by Father John P. Cush
TODAY IN OUR proclamation of sacred Scripture, we conclude this brief, five-week excursus into John’s Gospel. As we’ve mentioned, the Gospel readings in the Year B liturgical cycle are normally taken from the Evangelist Mark, but for the summer, we take a break and go and delve into the eucharistically themed sixth chapter of the Johannine Gospel.
Over the past four weeks, we’ve examined this Bread of Life Discourse within the context of John’s Book of Signs and the overall theological plan of his Gospel. We’ve studied the doctrine of the Real Presence of Christ and transubstantiation within the context of John 6. We’ve had the opportunity to see the deep, rich spirituality of a saint who was in love with Christ truly living in the Eucharist — Thomas Aquinas, the Universal Doctor.
This week, I’d like to examine how, in a practical manner, we might best be able to form a eucharistic spirituality, primarily one focused on the Mass. These tips are meant to be helpful and are, in no way, meant to exclude any other spiritualities or devotion to the Eucharist. They are also meant in no way to offend or denigrate other expressions of eucharistic piety. These are simply things that I’ve personally found helpful as a priest, a spiritual director and, above all, as a Catholic Christian believer.
I’d like to propose that we need to see the Mass as the single most important thing of our day. Nothing in our spiritual life as Catholic Christians is as important as the Mass, because the Mass brings us Jesus’ Real Presence in the Eucharist.
The Mass is the central action of the Church’s life. It is on that altar where heaven and Earth meet, time and eternity kiss and God and humankind are reconciled. The Mass is, above all else, the celebration of the Paschal Mystery of Church- Christ has died, Christ is risen, Christ will come again.
I began to appreciate the Mass during my time as a high school student at Cathedral Prep Seminary. Mass was part of the day, and I was invited by the wonderful priests who served on the faculty at the time to become more involved in the liturgy as a sacristan. I truly believe that this was a key, pivotal, integral part of my awareness of my own priestly vocation.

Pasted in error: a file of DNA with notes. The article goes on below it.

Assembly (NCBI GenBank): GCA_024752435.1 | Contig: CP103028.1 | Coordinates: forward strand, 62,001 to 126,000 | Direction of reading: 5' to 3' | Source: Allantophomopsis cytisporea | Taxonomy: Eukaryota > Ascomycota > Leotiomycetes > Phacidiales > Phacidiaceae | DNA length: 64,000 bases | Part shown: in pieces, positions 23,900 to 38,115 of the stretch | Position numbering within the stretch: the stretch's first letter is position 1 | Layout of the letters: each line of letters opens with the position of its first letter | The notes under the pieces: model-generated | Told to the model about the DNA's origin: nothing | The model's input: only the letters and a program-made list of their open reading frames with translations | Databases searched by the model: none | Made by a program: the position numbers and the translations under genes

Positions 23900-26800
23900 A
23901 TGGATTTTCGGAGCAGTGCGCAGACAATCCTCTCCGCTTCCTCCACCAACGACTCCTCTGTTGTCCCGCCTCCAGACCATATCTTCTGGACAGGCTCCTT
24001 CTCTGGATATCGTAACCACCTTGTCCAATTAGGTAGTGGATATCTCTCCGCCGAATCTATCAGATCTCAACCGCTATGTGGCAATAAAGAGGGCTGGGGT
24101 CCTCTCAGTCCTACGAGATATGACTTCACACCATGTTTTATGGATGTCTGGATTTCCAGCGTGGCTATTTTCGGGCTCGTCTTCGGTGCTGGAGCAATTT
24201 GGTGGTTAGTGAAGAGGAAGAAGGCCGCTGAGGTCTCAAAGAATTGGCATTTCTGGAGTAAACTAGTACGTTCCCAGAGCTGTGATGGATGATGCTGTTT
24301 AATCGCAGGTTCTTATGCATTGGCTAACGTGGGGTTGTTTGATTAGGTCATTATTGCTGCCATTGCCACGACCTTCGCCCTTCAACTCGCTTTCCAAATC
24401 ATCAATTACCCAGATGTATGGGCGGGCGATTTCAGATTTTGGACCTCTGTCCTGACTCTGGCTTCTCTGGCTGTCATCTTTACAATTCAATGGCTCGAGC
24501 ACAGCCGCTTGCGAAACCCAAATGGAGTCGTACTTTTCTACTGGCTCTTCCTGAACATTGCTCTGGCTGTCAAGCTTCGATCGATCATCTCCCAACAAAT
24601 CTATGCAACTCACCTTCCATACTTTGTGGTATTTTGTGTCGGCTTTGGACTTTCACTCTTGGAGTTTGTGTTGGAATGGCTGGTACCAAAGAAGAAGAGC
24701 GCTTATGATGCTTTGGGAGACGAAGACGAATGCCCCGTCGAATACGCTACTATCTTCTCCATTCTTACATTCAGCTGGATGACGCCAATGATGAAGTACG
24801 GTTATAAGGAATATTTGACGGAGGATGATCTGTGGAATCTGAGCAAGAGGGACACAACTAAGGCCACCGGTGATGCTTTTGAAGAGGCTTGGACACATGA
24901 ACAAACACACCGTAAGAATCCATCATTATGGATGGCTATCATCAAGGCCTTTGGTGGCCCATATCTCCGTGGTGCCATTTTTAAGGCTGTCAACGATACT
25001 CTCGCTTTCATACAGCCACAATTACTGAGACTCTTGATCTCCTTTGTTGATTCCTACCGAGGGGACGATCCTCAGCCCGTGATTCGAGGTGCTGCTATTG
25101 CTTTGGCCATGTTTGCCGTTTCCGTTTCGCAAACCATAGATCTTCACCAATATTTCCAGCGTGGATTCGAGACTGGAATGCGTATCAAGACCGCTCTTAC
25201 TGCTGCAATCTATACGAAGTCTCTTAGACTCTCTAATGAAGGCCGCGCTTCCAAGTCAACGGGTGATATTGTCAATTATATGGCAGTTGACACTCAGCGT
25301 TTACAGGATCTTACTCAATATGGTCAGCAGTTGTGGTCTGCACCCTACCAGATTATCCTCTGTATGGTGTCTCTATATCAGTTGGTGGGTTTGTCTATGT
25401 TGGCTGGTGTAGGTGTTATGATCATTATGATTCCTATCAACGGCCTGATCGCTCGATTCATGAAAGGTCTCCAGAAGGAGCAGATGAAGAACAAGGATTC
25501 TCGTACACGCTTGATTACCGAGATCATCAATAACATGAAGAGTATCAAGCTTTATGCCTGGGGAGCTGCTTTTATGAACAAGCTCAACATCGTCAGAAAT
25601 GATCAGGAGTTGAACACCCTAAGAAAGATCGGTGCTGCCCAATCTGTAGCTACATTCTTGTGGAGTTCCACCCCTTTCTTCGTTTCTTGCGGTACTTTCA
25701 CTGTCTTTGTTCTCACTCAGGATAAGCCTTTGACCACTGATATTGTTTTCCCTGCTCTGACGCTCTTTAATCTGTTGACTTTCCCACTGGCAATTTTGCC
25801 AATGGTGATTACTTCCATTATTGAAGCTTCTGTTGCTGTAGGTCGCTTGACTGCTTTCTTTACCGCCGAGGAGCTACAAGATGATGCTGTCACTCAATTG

The priests on the faculty at that time were all different, all with totally different personalities and interests, all teaching different subjects and moderating all sorts of different activities, but the things that united these good men who became my personal role models and heroes were their sharing in the ordained priesthood of Jesus Christ and their obvious love, care and devotion to the daily celebration of the Mass. To this day, I thank God for my time at Cathedral as a student and for my time on the faculty of Cathedral. It made me fall in love with the Eucharist.
By getting involved in the eucharistic celebration, by learning about the Mass, by serving as a sacristan of the chapel and as an altar server, I felt a sense of ownership and responsibility in the Mass. All of us, no matter what vocation with which we have been blessed, have an active and full part to play in the celebration of the Mass.
Get involved! Volunteer in whatever liturgical ministries are needed in our parishes. Volunteer to function in those ministries in which we feel comfortable. All are valued, all are needed, all help Christ to build up the Kingdom of God right here, right now, as the Sacred Liturgy is enriched by the full, conscious and active participation that the Second Vatican Council’s Sacred Constitution on the Sacred Liturgy (Sacrosanctum Concilium) calls us to participate.
Second, we might wish to prepare ourselves before the celebration of the liturgy. By gaining a familiarity with the readings that will be proclaimed during the Mass, by preparing them so that we can hear them proclaimed at Mass with a clear mind and heart, we can allow the liturgy to be that much richer.
By arriving a few moments earlier than the start of Mass to fully recollect ourselves, to form an intention in our mind and heart, we can each, in our own way, ordained and lay, help make real the sacrifice of the Mass. By prayerful recollection and making a thanksgiving after reception of Holy Communion, we can allow ourselves to realize exactly who is living inside of us at that moment — Jesus Christ our Lord.
We can become He Whom we have received. In our baptism, we become one with Christ. We form the Body of Christ, with the Lord as the head and us as the members. We can begin to appreciate the grace that comes to us in and through the eucharistic mystery. Remember, all of the sacraments give us God’s grace, that totally free and undeserved gift of God’s life in us, but only the Eucharist gives us God Himself, Jesus Christ, the Lord.
St. Thomas Aquinas once wrote: “Three things are necessary for the salvation of man: to know what he ought to believe; to know what he ought to desire; and to know what he ought to do.”
May we always appreciate and know the doctrine of Jesus in the Eucharist, may we always desire Jesus in the Eucharist and may we always celebrate the Eucharist worthily and well.[hr]
Readings for the 21st Sunday in Ordinary Time
Joshua 24: 1-2a, 15-17, 18b
Psalm 34: 2-3, 16-17, 18-19, 20-21
Ephesians 5: 21-32 or Ephesians 5: 2a, 25-32
John 6: 60-69[hr] A former faculty member of Cathedral Prep Seminary, Elmhurst, Father Cush will begin studies for a doctorate in Dogmatic Theology this fall in Rome at the Pontifical University of St. Thomas Aquinas while living at the Casa Santa Maria of the North American College.